The president and his fellow Republicans knew that the Emancipation Proclamation might be viewed as a temporary war measure and not outlaw slavery once the Civil War ended, so they focused on passing a constitutional amendment that would do so. The 13th Amendment was passed by the U.S. Senate (which was dominated by Republicans) on April 8, 1864. However, the amendment died in the U.S. House of Representatives as Democrats rallied in the name of states’ rights.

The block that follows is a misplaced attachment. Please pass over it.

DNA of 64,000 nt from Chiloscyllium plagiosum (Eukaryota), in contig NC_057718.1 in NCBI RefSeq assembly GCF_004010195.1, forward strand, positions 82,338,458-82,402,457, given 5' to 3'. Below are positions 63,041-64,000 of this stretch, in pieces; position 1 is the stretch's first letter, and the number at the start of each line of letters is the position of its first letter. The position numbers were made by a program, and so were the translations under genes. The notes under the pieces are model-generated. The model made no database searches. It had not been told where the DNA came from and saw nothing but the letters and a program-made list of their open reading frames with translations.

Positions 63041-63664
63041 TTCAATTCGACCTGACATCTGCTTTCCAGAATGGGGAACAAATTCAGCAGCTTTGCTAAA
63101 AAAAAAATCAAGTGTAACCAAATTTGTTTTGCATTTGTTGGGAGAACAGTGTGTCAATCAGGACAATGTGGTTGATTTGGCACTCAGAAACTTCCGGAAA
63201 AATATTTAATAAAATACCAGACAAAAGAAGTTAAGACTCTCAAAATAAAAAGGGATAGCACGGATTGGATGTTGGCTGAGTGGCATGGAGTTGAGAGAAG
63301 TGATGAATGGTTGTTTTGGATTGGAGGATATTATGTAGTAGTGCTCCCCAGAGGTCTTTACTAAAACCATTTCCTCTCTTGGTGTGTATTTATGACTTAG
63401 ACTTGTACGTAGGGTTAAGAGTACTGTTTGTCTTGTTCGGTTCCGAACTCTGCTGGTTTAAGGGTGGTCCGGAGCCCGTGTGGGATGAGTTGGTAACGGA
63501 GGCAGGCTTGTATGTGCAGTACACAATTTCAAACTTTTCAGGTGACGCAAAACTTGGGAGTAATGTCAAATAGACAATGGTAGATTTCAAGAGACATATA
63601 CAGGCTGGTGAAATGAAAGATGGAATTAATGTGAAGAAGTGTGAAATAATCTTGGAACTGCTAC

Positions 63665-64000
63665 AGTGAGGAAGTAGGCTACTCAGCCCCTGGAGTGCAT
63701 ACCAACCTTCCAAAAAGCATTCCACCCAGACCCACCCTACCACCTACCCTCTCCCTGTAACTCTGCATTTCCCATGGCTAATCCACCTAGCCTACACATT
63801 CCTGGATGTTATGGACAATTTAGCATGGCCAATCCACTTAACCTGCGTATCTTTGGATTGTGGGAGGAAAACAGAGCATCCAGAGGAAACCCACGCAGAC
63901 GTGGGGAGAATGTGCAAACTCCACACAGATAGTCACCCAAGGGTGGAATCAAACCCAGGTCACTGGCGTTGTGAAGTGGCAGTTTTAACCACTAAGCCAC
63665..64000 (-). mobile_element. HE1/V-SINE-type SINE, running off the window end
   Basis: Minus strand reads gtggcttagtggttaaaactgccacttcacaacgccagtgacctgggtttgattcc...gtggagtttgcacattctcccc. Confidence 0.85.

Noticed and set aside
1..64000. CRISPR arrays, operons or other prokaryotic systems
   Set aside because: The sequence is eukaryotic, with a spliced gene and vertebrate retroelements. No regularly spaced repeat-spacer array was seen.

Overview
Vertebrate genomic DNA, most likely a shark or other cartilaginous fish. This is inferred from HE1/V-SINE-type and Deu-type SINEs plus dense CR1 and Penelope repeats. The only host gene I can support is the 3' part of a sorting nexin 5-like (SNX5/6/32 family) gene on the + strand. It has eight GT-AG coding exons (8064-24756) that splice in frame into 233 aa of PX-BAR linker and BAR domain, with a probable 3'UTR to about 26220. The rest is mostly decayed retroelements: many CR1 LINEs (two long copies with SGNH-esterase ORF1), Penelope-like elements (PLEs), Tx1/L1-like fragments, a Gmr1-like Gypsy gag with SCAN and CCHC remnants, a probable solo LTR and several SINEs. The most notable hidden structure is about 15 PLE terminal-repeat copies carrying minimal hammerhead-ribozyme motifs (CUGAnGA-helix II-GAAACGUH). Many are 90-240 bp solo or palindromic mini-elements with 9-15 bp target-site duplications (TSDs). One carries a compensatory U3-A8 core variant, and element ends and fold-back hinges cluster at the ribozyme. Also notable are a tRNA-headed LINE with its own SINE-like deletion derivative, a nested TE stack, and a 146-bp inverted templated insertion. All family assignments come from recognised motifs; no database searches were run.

The presidential election of 1864 brought Lincoln back to the White Housealong withRepublican majorities in both legislative bodies. On January 31, 1865, the amendment passed in the U.S. House of Representatives by a vote of 119 to 56, seven votes above the necessary two-thirds majority. Several Democrats abstained, but the 13th Amendment was sent to the states for ratification, which came on December 6, 1865. With the passage of the amendment, the “peculiar institution” that had indelibly shaped American history was eradicated.
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